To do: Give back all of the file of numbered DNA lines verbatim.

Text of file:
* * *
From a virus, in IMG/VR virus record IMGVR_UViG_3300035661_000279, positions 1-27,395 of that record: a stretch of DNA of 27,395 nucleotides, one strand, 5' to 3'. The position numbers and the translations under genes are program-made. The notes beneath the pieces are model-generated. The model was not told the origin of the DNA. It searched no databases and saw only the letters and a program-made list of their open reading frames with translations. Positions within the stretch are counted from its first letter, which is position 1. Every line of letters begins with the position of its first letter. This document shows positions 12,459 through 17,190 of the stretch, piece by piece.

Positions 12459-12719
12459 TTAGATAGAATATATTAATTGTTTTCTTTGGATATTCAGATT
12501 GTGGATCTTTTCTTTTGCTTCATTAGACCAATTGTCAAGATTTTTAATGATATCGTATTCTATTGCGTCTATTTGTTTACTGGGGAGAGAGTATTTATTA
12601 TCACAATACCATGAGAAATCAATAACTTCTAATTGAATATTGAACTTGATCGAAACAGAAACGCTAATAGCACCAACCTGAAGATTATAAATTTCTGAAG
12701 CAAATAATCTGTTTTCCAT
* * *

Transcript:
From a virus, in IMG/VR virus record IMGVR_UViG_3300035661_000279, positions 1-27,395 of that record: a stretch of DNA of 27,395 nucleotides, one strand, 5' to 3'. The position numbers and the translations under genes are program-made. The notes beneath the pieces are model-generated. The model was not told the origin of the DNA. It searched no databases and saw only the letters and a program-made list of their open reading frames with translations. Positions within the stretch are counted from its first letter, which is position 1. Every line of letters begins with the position of its first letter. This document shows positions 12,459 through 17,190 of the stretch, piece by piece.

Positions 12459-12719
12459 TTAGATAGAATATATTAATTGTTTTCTTTGGATATTCAGATT
12501 GTGGATCTTTTCTTTTGCTTCATTAGACCAATTGTCAAGATTTTTAATGATATCGTATTCTATTGCGTCTATTTGTTTACTGGGGAGAGAGTATTTATTA
12601 TCACAATACCATGAGAAATCAATAACTTCTAATTGAATATTGAACTTGATCGAAACAGAAACGCTAATAGCACCAACCTGAAGATTATAAATTTCTGAAG
12701 CAAATAATCTGTTTTCCAT